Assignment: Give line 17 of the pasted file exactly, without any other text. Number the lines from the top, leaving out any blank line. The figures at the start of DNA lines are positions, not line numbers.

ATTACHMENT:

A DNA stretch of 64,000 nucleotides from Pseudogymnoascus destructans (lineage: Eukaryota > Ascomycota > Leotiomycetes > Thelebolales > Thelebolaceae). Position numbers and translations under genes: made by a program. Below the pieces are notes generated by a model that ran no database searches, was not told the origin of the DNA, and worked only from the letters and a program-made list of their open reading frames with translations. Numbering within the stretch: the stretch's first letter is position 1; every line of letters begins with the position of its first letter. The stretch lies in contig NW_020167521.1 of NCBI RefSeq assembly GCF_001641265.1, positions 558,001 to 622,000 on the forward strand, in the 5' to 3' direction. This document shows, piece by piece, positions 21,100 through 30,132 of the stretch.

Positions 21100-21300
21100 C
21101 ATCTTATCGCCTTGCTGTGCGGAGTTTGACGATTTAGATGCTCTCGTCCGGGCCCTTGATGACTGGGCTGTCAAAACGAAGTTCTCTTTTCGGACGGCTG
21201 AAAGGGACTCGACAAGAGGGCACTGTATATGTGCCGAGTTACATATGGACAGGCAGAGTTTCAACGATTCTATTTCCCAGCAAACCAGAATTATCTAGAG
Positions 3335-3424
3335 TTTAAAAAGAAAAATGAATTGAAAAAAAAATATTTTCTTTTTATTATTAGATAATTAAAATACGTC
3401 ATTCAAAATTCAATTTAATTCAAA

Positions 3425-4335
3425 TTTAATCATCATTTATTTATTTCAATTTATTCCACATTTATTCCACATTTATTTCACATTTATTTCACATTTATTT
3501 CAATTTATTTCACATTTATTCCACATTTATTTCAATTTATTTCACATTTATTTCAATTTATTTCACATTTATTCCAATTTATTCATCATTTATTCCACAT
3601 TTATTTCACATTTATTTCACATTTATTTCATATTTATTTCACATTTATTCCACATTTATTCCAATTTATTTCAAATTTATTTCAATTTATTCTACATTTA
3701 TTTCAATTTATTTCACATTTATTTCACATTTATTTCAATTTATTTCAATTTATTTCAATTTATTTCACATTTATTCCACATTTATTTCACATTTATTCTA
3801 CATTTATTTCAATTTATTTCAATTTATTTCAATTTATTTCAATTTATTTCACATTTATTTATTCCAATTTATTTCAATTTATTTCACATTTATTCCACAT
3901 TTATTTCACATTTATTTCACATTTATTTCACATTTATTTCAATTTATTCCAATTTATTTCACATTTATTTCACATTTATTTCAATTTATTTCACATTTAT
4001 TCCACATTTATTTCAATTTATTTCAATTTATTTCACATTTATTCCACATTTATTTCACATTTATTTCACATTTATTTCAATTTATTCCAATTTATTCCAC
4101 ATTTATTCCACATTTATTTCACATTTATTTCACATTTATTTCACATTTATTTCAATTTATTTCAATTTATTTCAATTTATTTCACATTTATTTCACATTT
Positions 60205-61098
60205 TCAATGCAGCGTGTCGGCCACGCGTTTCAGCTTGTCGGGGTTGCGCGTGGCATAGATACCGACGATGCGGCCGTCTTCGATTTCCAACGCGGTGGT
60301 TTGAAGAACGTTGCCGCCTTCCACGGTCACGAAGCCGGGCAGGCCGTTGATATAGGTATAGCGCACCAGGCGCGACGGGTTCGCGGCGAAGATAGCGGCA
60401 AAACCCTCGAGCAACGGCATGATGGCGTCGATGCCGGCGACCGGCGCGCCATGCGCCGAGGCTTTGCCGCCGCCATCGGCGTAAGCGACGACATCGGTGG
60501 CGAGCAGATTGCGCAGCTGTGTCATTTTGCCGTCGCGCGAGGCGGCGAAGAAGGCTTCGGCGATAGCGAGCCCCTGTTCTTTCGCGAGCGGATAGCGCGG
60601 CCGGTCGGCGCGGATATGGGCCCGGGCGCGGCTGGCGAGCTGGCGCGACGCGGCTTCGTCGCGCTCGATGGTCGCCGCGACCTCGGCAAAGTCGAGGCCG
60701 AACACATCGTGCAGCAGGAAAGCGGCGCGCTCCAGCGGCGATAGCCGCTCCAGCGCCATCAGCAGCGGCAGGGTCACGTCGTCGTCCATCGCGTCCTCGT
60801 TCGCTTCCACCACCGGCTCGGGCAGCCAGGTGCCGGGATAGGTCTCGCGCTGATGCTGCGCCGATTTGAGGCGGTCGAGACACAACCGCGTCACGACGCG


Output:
4101 ATTTATTCCACATTTATTTCACATTTATTTCACATTTATTTCACATTTATTTCAATTTATTTCAATTTATTTCAATTTATTTCACATTTATTTCACATTT